Biden Admin Preparing Plan for Annual COVID 'Booster' Shots

This article was originally published at The Post Millennial, a part of the Human Events Media Group.

The Food and Drug Administration (FDA) is considering changing its Covid-19 vaccine strategy in an effort to keep up with an ever-changing virus and eliminate the old "fully vaccinated" model whereby one receives two shots of the original vaccine, followed by regular booster shots.

The goal is to eliminate the original vaccines and to adopt an approach similar to the flu vaccine, where annually-updated shots are administered that match the strain that is predicted to be the most prevalent, according to a federal official who spoke to NPR under the condition of anonymity.

Unlike the original approach, where a person must receive the two initial shots of the original vaccine, followed by periodic booster shots, the changes being considered would mean that a person simply receives the latest version of the vaccine in the fall that is tailored to whatever variant of the virus is predicted to be dominant over the winter, much like the formulation and administration of the flu vaccine.

The response from immunologists and vaccine researchers who spoke to NPR has been mixed, with some arguing that because of such low demand for, and widespread skepticism of, the updated boosters, the public appetite for continued vaccinations makes the new approach not worthwhile.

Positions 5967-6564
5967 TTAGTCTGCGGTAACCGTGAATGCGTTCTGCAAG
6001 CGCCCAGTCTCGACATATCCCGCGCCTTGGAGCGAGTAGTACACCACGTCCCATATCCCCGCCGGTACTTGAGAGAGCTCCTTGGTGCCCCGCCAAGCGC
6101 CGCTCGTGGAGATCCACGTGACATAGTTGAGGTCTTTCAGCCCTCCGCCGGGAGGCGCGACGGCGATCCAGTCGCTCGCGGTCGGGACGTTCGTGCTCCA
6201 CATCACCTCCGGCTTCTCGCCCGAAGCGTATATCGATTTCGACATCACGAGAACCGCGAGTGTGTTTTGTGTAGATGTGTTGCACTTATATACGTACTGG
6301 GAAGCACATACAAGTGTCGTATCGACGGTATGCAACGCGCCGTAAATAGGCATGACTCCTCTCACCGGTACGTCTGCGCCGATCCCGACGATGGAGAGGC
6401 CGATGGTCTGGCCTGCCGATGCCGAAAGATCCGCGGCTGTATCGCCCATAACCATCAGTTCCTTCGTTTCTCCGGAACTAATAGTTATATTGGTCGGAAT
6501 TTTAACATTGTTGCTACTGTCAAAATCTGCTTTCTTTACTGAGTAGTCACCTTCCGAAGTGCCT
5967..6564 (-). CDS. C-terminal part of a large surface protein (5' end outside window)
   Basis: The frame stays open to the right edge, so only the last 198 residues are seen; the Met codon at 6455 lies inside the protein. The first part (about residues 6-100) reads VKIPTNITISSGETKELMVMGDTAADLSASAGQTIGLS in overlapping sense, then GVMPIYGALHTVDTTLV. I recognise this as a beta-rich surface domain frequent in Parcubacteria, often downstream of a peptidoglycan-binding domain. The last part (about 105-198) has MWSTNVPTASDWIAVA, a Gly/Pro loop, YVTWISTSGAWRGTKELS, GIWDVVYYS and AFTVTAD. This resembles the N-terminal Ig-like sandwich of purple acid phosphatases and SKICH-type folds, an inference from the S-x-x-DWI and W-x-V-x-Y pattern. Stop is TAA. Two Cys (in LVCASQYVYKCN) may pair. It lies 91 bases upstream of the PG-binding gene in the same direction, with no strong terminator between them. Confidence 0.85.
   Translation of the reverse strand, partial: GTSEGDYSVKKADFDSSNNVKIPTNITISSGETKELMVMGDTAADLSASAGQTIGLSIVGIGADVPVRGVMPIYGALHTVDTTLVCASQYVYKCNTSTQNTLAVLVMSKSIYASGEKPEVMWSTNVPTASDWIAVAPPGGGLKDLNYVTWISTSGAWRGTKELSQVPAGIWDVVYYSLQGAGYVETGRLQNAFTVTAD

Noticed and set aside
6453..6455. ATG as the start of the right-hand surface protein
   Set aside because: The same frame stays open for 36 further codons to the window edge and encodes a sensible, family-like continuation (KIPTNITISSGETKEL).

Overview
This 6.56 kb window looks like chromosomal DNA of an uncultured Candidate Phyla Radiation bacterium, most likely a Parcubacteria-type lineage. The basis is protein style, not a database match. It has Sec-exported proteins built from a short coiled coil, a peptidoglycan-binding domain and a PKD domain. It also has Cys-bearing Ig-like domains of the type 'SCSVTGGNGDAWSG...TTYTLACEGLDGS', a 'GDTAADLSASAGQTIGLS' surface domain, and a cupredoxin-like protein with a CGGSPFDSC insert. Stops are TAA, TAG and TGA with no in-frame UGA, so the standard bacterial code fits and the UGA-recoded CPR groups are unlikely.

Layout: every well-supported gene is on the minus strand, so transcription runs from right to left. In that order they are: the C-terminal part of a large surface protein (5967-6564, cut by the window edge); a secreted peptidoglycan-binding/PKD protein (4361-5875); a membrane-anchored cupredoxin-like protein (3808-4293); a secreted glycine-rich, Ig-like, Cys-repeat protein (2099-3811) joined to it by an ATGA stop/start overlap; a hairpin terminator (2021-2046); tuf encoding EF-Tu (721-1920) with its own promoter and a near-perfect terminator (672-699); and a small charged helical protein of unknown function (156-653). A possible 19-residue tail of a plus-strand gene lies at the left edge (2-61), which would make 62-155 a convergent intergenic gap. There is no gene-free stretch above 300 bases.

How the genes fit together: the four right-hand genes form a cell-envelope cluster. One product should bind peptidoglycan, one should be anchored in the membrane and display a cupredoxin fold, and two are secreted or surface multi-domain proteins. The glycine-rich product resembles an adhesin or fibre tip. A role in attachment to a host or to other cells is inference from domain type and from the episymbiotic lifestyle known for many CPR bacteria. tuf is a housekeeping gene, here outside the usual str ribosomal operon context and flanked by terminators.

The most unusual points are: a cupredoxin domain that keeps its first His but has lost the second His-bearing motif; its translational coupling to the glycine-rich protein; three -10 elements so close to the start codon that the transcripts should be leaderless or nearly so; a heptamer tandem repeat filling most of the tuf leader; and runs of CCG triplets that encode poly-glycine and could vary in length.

"The public is voting with their arms if you will and said, 'No. I'm not going to get this. This doesn't make sense to us,'" said Dr. Gregory Poland, a vaccine researcher at the Mayo Clinic.

There's also a question as to whether the updated bivalent boosters offer any advanced protection compared to the original shots.

"We have no solid data about the performance of the bivalent boosters," said John Moore, an immunologist at Weill Cornell Medical College. "The hard evidence is lacking, and the evidence that is out there is at the very least inconclusive and to me trends towards saying the bivalent boosters were little if no better."

"We shouldn't really be chasing these variants, which are evanescent and are often gone by the time you've created the vaccine," says Dr. Paul Offit of the University of Pennsylvania, one of the FDA's advisers, who also questions whether everyone will need boosters or just those at high risk of severe infection.

Dr. Eric Rubin, a Harvard professor and another member of the FDA's advisory committee, says the administration needs to require more proof that the updated vaccines are actually reducing the risk of getting infected, getting sick, hospitalized and dying.

"I think we need to raise the bar and require more evidence of clinical efficacy," Rubin said.

The FDA's potential plan acknowledges that the world might finally be settling into a more predictable co-existence with the virus, in much the same way we live with the flu and cold viruses.

"As far as the tools that we have right now, I think it just makes the most sense to plan to update each year as close as we can to the currently circulating variant," said immunologist Deepta Bhattacharya. "So I think all the things the FDA is considering make a lot of sense."

The Vaccines and Related Biological Products Advisory Committee will meet on Thursday to discuss the future of the Covid-19 vaccine and to vote on any potential changes.

This article was originally published in The Post Millennial, part of the Human Events Media Group. 

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